Seasonal life-history models for the integrated management of the invasive weed nodding thistle Carduus nutans in Australia
Katriona Shea, The Pennsylvania State University, Department of Biology, 208 Mueller Laboratory, University Park, PA 16802, USA (fax +814 865 9131; e-mail email@example.com).
- 1It is widely accepted that combining several control options into integrated pest management strategies is the most effective way to provide long-term suppression of pest populations. However, full factorial field trials of all single and integrated control options for a pest species would be prohibitively expensive and time consuming. Methods to allow triage of the huge array of management options would be of great value in streamlining the decision-making process.
- 2We present a seasonally structured, individual-based model, specifically designed to compare and rank detailed management strategies for a noxious pasture weed. The model structure is determined in part by the demographic data available, and in part by the management options under consideration. The case study is for nodding thistle Carduus nutans in Australia. Eight years of demographic data, for more than 8000 mapped plants, were used to parameterize the model, which is age-, size- and density-dependent and incorporates individual variation. Management options for this plant include three biocontrol agents, as well as conventional herbicide and grazing management strategies, which can be used alone or in a variety of combinations. Data on management impacts were drawn from multiple studies.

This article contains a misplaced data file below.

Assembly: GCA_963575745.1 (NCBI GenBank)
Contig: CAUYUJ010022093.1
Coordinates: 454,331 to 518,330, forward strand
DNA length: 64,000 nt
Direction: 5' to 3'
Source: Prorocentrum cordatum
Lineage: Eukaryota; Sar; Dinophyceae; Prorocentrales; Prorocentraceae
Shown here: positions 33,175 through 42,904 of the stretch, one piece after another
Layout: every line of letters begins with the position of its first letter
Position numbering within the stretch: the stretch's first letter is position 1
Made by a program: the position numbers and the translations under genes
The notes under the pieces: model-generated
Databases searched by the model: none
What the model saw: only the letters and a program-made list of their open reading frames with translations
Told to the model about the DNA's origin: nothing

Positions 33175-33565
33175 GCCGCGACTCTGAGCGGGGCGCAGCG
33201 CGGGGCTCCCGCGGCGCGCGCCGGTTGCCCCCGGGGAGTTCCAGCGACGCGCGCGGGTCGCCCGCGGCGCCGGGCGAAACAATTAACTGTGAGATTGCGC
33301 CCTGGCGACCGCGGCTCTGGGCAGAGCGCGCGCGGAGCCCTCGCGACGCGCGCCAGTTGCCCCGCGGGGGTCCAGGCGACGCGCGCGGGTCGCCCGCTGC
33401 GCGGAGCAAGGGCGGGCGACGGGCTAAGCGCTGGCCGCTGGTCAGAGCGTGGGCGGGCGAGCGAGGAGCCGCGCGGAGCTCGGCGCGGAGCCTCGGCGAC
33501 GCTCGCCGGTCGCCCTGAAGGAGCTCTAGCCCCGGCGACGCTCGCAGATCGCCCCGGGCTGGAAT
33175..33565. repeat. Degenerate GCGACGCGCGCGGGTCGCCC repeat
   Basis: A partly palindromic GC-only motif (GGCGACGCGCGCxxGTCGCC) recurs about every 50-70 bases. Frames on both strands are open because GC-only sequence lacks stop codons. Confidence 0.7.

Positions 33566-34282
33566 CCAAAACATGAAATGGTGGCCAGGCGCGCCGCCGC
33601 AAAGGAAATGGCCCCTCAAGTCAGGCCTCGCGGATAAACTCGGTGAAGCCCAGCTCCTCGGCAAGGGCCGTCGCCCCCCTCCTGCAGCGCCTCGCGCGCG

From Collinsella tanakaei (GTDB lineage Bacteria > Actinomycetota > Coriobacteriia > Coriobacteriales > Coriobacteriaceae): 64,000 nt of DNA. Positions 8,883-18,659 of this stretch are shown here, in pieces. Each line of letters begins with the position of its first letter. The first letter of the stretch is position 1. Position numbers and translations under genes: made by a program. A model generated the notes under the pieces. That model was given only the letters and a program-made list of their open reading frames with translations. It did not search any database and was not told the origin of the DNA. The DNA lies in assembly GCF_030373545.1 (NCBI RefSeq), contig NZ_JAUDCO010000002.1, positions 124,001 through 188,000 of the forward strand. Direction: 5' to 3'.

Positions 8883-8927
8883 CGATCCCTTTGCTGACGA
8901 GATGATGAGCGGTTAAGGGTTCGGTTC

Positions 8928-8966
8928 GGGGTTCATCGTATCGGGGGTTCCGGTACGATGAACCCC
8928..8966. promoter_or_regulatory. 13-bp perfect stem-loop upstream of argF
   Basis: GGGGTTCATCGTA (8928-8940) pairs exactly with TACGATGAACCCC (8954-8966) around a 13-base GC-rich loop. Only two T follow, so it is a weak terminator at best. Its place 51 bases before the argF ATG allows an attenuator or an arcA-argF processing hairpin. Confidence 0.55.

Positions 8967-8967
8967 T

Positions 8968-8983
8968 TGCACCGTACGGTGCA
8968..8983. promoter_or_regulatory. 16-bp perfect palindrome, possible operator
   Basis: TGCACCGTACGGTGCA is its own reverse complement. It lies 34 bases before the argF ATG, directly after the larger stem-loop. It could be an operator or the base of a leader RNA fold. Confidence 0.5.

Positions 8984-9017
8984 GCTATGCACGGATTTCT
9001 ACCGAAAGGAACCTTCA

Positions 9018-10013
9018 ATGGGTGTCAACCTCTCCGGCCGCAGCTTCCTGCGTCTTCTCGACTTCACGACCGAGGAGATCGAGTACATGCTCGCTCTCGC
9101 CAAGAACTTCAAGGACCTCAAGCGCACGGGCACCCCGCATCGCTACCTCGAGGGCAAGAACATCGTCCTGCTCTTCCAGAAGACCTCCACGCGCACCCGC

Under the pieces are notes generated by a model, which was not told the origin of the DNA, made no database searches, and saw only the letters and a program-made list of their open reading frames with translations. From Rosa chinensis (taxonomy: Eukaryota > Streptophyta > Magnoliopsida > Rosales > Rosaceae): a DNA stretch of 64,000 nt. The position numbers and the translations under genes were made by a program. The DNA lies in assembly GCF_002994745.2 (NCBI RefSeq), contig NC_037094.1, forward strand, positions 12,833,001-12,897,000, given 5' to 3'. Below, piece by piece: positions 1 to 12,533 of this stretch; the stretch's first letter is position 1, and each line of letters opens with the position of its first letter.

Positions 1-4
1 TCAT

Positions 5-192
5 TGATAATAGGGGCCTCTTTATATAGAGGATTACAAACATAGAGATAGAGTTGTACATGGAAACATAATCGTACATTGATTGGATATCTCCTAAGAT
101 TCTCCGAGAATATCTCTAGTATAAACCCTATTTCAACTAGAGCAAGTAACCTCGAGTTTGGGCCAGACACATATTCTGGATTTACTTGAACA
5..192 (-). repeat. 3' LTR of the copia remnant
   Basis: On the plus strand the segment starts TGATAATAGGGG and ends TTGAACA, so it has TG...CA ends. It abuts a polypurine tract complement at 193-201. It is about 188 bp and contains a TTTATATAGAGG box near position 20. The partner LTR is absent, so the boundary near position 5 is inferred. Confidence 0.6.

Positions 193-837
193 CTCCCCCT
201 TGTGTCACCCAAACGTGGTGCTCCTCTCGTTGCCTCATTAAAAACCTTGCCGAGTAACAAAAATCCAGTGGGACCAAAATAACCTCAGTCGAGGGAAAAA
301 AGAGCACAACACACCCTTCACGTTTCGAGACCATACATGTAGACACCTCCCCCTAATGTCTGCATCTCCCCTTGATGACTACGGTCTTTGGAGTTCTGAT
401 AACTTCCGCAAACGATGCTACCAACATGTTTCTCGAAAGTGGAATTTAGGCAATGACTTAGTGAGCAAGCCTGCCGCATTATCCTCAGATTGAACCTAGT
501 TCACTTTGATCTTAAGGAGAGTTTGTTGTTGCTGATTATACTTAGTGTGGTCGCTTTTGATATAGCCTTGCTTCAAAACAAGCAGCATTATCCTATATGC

- 3The model predicts that the root-crown weevil Trichosirocalus mortadelo will more effectively suppress weed populations than either of the two flowerhead-feeding insect agents Urophora solstitialis and Rhinocyllus conicus. Crash grazing (up to four times the regular grazing pressure) in any single season, or when most effectively applied across spring and summer, is less effective than T. mortadelo, while combinations of crash grazing and biocontrol agents strongly decrease weed population persistence. However, lethal herbicide is the best single strategy, while spring spray–grazing (a combination of non-lethal herbicide and grazing) is the best integrated weed management strategy.
- 4Synthesis and applications. The model is structured by, and serves to integrate, available information on demography and management from multiple sources. The subset of strategies that performed well forms the focus for fewer, more thorough, field trials. The decision-making approach illustrated here is also applicable to any species and any array of management options.